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Gay Divorce 101: How to do it Right

Black and white photo of two dads with their son between them with an graphic dividing the photo with the text Gay Divorce 101 How To Do It Right

Let me start by reminding you that I was in an almost 17-year monogamous relationship, from when I was 21 until I was 38. To say the least – if you can think of it, I’ve been through it. Over those years, my ex-husband and I experienced every scenario imaginable, including adopting a child and living “the suburban dream.” So what went wrong? Well, to quote one of my friends, “Maybe it was never right.” Who knows, maybe it wasn’t. What was right was our decision to get divorced, and as you can imagine, that decision took much time and consideration. Here’s how we did it:

  • In the early days of our separation (before we acknowledged it), we knew our communication was way off-track. We concluded that we needed couples counseling. Being gay in a very small rural community made this extremely difficult, but eventually, we connected with a good psychologist. We diligently went and did the work. Over time, we realized we weren’t into it, so we quit going. There wasn’t much left to counsel.
  • Along with the counseling, we needed to spice up our sex life. Now, if you’re gay, that’s not too difficult to do. We have countless combinations of different positions and toys, and … you get the picture. Eventually, that wasn’t enough and we fell back into our old routines, and then stopped altogether.
  • We planned a couple of vacations – one was a family trip to Disney World, the other was an island getaway in Bermuda for just the two of us. While both of the trips went okay, there was obvious tension that was impossible to ignore. At this point in our heads, I think we both knew the inevitable was approaching.
  • After months of trying to stay together, we had the dreaded conversation – starting with saying we wanted a separation, and culminating in the decision to get a divorce. It was a very unpleasant talk. Everything was on the table.
  • We devised our separation plan (and this is where we were fortunate). We leased a small one-bedroom apartment close to our home. Then we created a schedule as to when we would stay there – essentially splitting our time between our home and the apartment. This did two things: allowed us to have our space, and made sure one of us was always at home with our son. We rarely saw each other once this began.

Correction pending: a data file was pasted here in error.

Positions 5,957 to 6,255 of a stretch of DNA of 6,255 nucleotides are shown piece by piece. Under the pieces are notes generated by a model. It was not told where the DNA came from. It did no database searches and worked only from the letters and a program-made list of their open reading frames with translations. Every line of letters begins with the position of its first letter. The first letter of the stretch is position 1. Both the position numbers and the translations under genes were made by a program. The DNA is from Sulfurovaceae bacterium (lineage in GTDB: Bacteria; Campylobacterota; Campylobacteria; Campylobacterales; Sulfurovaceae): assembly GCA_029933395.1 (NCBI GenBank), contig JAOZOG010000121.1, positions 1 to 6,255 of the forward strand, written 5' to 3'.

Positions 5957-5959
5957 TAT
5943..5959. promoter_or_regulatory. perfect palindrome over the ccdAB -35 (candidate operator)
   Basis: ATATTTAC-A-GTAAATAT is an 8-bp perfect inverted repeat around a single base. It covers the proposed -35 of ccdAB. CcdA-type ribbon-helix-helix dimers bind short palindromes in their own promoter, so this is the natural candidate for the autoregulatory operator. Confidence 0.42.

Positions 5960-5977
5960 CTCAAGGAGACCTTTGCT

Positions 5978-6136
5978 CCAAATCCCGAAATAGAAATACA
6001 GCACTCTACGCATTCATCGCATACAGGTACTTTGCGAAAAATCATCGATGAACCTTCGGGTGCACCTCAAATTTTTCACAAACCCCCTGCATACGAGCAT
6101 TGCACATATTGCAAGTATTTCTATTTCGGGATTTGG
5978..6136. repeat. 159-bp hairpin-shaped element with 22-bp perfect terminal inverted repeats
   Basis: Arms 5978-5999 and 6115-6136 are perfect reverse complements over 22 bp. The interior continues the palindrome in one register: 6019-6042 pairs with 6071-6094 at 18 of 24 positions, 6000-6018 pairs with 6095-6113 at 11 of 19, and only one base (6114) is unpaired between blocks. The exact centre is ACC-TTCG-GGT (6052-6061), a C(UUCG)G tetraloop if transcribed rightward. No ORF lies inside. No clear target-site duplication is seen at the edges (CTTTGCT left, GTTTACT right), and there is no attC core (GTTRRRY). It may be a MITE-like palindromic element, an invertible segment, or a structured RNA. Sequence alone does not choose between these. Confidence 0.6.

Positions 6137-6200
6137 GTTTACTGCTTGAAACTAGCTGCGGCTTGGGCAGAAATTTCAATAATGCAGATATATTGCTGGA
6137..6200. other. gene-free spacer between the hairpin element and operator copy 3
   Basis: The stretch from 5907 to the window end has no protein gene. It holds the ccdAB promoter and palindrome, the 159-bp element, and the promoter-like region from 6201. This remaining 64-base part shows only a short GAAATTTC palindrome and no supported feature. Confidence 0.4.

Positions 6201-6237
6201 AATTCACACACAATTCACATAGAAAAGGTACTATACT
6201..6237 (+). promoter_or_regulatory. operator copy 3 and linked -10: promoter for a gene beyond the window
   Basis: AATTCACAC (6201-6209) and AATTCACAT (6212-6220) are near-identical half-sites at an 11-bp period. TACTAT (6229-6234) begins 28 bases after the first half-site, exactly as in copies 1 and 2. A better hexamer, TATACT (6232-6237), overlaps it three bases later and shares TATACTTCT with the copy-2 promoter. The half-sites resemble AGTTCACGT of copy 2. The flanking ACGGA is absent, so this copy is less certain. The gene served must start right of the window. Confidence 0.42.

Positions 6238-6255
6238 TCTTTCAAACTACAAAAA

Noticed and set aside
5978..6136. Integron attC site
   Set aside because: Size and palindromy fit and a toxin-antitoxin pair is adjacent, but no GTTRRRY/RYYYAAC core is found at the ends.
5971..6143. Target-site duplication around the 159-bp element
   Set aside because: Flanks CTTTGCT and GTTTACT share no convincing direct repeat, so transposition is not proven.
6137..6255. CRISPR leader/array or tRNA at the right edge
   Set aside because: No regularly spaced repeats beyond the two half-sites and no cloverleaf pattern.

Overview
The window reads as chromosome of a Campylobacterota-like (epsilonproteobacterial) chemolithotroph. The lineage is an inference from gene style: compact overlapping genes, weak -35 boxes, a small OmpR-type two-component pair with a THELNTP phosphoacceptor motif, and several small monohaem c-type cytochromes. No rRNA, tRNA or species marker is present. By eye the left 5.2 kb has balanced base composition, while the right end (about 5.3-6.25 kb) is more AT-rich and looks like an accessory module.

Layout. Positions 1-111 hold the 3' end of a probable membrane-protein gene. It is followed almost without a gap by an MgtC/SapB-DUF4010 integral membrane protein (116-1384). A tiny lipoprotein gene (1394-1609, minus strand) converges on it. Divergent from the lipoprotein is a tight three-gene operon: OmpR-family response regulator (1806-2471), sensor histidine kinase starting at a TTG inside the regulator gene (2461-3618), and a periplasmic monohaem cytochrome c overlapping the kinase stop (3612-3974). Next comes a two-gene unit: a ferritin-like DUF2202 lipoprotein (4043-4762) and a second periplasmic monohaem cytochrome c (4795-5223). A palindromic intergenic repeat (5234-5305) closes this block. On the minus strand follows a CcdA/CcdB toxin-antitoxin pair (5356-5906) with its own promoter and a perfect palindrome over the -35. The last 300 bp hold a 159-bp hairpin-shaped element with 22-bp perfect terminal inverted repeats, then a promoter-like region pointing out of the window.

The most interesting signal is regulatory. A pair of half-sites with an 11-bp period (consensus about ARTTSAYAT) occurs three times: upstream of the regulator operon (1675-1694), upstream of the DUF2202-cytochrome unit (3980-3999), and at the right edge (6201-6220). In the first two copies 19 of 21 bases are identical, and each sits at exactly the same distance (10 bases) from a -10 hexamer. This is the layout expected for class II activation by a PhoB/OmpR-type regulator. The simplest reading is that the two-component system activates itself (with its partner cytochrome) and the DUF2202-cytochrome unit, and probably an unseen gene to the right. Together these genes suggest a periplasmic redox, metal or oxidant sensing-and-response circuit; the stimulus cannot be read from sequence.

• After creating that plan, we explained to our (then 3-year-old) son this, verbatim: “Your daddies are not going to be living with each other anymore. We are still going to be a family, and you aren’t going to have to move, but there will be some changes and we will work through it all together.” We both knew that while our communication was bad with each other, it was paramount to be good with our son. He didn’t really blink an eye – he didn’t quite understand … yet.
  • During the separation period, we always put our son first, which ultimately meant not entering a crazy battle in divorce court (or arguing in front of him). With the help of consulting attorneys, we did the entire divorce through mediation. This meant that we would have scheduled meetings with a mediation attorney present, and create a solid divorce plan. It took several months, but we finally both agreed on the terms. ALWAYS AVOID COURT IF YOU CAN.
  • One of us had to move out. It was a no-brainer in our situation – it had to be me. I was not the breadwinner and couldn’t remotely keep up the mortgage of our house. I sat my son down three months before the move, and explained to him that he would now have TWO homes and TWO sets of toys and TWO of about anything I could think of to try and spin it in a positive way. He was excited, yet concerned about the changes.
  • Our actual divorce date coincided with my move-out day, so it was just a matter of meeting in court and having the judge finalize it. Later, I moved all of my possessions out of the house and into the new one. Surprisingly, that day went seamlessly.
  • Since then, we still put our son’s needs above ours and bend over backwards to make sure the transition has been smooth. We didn’t even utter the “d” word until somewhat recently, and because of the constant good communication, it hasn’t devastated him. I feel we work together to make sure his needs are always met.

And here we are now. I’ve been divorced for almost a year and a half, my child has adjusted quite nicely, and we have gotten through a lot of post-divorce obstacles with grace. I would definitely agree with the saying that divorce is hell, because it is – it’s some kind of next-level hell. But it was necessary for us, and neither of us have any regrets.

I will never advise someone to get a divorce, simply because it is an extremely personal decision. I will advise you however, to listen to my journey, as I feel we did divorce “right.” I am a die-hard romantic, and look forward to hopefully marrying in the future and even starting a new family. This divorce did not ruin anything for me; in fact, if anything it made my desire to be in a loving relationship grow stronger. If you are reading this and feel like you might be headed down this path, I urge you to do whatever you can to make the marriage work. If it doesn’t however, my advice is sage and free.

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